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Former Deputy Assistant Secretary for Policy and Economic Development – Indian Affairs

Gavin Clarkson was the “Deputy Assistant Secretary for Policy and Economic Development – Indian Affairs within the Office of the Assistant Secretary – Indian Affairs” from June 11, 2017 until he resigned on November 13, 2017.  This is a “supervisory position for the Offices of Indian Energy and Economic Development, Indian Gaming, and Self-Governance.”

Gavin Clarkson is a citizen of the Choctaw Nation of Oklahoma and has a “background in academia focused largely on tribal economic policy and development.” He has held numerous professorships at universities and law schools including Rice University, the University of Michigan, University of Houston Law Center, and most recently, New Mexico State University. In 2007, Clarkson was appointed a managing director of Native American Capital LLC, which is a “Native American business advisory services firm” that “targets business opportunities throughout Indian Country,” focusing on “infrastructure, real estate, the environment, health care, education, and commerce.” Clarkson was also “previously considered for the Special Trustee position at Interior during the early Obama administration.”

Sources: [Department of the Interior, Press Release, 07/06/17, Rob Capriccioso, “Republican Native Americans Jockey for Trump Administration Posts,” Indian Country Today, 01/23/17, “Gavin Clarkson Appointed Native American Capital, LLC (NAC) Managing Director,” Native American Capital, 05/01/17, and Juliet Eilperin, “Trump appointee to Bureau of Indian Affairs resigns after Interior’s IG slams the loan program he oversaw,” Washington Post, 11/14/17]

Other Information

Gavin Clarkson resigned from his position at the Department of the Interior in November 2017, “after the department’s inspector general issued a scathing report on the loan program” that Clarkson oversaw, which “guarantees loans for tribal businesses.”

At the Bureau of Indian Affairs, Clarkson supervised a program that “guarantees loans for tribal businesses.” The inspector general “said the loan program lacked ‘adequate controls'” and found that, “on at least two occasions, the acting DCI chief approved loan-guarantee applications over the objections of the program’s credit committee without providing any written justification for the move.”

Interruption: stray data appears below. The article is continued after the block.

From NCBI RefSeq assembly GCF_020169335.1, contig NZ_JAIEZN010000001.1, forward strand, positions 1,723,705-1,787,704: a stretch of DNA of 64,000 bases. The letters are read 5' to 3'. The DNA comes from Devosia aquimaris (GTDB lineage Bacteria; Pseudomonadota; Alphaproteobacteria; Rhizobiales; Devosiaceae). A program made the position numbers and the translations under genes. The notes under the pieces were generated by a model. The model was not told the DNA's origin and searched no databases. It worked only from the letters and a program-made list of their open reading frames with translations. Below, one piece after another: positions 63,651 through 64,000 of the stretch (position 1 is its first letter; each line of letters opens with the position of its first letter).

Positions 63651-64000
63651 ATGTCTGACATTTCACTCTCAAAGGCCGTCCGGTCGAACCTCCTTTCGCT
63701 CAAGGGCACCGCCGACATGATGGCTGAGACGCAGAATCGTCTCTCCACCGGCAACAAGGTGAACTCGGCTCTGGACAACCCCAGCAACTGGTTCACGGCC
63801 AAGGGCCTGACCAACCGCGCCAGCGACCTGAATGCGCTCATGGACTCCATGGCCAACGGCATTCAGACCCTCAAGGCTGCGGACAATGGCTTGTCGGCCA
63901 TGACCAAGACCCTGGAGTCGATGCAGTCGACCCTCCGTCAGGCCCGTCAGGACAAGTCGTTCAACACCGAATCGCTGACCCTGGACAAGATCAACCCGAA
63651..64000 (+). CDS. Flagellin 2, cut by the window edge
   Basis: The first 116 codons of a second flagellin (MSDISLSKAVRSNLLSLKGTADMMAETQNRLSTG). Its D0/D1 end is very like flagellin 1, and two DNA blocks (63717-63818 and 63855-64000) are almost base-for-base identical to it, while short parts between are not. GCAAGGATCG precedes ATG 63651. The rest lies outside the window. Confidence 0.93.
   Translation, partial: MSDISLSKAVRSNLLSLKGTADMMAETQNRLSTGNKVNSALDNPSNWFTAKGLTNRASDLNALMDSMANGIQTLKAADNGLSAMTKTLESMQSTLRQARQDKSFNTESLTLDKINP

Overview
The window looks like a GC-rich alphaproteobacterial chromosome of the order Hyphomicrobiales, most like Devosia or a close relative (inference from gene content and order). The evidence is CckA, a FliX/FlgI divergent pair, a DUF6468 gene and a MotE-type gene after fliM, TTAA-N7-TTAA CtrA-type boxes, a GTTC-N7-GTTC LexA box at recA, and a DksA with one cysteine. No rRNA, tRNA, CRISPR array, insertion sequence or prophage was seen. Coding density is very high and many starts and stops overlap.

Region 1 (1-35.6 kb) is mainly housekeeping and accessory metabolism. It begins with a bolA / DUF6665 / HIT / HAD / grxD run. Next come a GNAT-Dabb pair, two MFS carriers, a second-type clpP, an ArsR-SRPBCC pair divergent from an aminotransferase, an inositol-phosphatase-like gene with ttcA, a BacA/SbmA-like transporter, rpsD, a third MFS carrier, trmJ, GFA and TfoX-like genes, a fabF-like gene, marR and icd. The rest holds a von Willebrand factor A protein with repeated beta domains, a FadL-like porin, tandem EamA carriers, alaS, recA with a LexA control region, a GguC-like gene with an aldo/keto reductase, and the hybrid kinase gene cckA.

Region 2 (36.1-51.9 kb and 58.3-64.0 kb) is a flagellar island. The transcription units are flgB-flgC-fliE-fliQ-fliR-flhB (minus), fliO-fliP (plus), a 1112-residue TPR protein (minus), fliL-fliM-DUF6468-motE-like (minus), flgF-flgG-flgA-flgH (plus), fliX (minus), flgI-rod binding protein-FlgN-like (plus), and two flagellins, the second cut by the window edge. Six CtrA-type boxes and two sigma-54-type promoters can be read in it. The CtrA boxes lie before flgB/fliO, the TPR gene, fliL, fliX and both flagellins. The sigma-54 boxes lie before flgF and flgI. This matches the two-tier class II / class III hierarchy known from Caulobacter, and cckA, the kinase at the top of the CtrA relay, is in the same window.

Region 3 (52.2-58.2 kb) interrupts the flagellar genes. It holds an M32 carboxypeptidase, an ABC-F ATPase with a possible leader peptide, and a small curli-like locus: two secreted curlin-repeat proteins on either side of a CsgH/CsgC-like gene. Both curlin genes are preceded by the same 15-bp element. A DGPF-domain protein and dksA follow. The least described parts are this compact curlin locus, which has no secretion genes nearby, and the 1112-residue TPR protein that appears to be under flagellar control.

[Juliet Eilperin, “Trump appointee to Bureau of Indian Affairs resigns after Interior’s IG slams the loan program he oversaw,” The Washington Post, 11/14/17, and Isaac Arnsdorf, “Trump Appointee Resigns After ProPublica Report,” ProPublica, 11/14/17]

Prior to joining the Department of Interior, Gavin Clarkson worked “as a consultant for tribes that received loans under the program” flagged by the inspector general, “including a controversial $22.5 million loan for the Lower Brule Sioux Tribe that helped finance the purchase of a brokerage firm that eventually went under.”

The “inspector general found that the loan guarantee Clarkson arranged ‘departed from’ guidelines and raised several red flags that made it ‘particularly risky.'” Clarkson claimed “that he received ‘no compensation whatsoever’ for his work on the loan, though New York court filings in a suit related to the deal state that Clarkson and his firm received $366,764 in fees and other payments.” The Interior Department is now facing a lawsuit over the loan Clarkson arranged.

[Juliet Eilperin, “Trump appointee to Bureau of Indian Affairs resigns after Interior’s IG slams the loan program he oversaw,” The Washington Post, 11/14/17, and Isaac Arnsdorf, “Trump Appointee Resigns After ProPublica Report,” ProPublica, 11/14/17]

Gavin Clarkson has argued that “title to trust land can and should be returned to tribes.”

Gavin Clarkson, in 2014, co-wrote a law review article that argued that “a primary cause for the lack of on-reservation consumer options [was] the cumbersome and onerous policy of the United States government holding tribal land in trust.” Clarkson further argued that “title to trust land can and should be returned to tribes and individuals in fee under a new tribal status that confers permanent jurisdiction to the tribe.”

[Gavin Clarkson and Alisha Murphy, “Tribal Leakage: How the Curse of Trust Land Impedes Tribal Economic Self-Sustainability,” 05/07/14]

Gavin Clarkson, after attending one of Donald Trump’s Native American Listening Sessions, said he was “incredibly pleased with the receptiveness of the transition team.”

Gavin Clarkson, in December 2016, wrote that he was “incredibly pleased with the receptiveness of the transition team” after attending a Native American Listening Session with then President-elect Donald Trump. Clarkson also praised Trump’s choice of Ryan Zinke to run the Interior Department.

[Gavin Clarkson, “Gavin Clarkson: A tribal economic contract with President Donald Trump,” Indianz.com, 12/20/16]

In 2016, Gavin Clarkson and his girlfriend took donations to protestors protesting the construction of the Dakota Access Pipeline.

Gavin Clarkson and his girlfriend, Alisha Murphy, in 2016, “haul[ed] much needed donations” to protestors protesting the Dakota Access Pipeline. Murphy started a GoFundMe page to raise money for “gas money, food, and enough to rent a trailer.” Murphy said that any “excess funds [would] be donated as cash to the Sacred Stone Camp.”

[Alisha Murphy, “#NoDAPL Donation Drive,” GoFundMe, accessed 07/21/17]